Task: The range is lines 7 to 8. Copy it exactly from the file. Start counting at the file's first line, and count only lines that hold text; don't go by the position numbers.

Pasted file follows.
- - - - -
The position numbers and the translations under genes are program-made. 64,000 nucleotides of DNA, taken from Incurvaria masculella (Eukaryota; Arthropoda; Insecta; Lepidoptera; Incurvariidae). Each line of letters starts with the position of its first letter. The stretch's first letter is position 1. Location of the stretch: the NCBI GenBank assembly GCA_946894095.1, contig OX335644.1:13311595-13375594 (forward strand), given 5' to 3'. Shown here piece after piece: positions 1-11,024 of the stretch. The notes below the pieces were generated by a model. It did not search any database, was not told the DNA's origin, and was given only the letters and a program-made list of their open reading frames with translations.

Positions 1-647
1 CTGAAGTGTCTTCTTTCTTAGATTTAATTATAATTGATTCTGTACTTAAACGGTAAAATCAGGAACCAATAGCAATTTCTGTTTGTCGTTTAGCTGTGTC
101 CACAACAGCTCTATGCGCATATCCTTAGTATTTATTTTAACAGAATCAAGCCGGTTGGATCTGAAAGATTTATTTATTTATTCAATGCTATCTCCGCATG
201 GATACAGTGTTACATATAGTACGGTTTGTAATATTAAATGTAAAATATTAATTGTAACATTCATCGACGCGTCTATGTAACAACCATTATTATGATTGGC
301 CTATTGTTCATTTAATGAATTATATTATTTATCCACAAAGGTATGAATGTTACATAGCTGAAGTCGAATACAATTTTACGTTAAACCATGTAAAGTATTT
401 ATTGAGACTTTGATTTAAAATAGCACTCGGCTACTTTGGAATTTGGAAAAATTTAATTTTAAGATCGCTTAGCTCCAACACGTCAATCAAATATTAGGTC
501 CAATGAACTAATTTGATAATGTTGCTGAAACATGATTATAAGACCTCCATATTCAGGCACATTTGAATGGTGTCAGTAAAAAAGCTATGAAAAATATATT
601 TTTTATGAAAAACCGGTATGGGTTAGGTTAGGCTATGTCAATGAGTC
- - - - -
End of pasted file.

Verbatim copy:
401 ATTGAGACTTTGATTTAAAATAGCACTCGGCTACTTTGGAATTTGGAAAAATTTAATTTTAAGATCGCTTAGCTCCAACACGTCAATCAAATATTAGGTC
501 CAATGAACTAATTTGATAATGTTGCTGAAACATGATTATAAGACCTCCATATTCAGGCACATTTGAATGGTGTCAGTAAAAAAGCTATGAAAAATATATT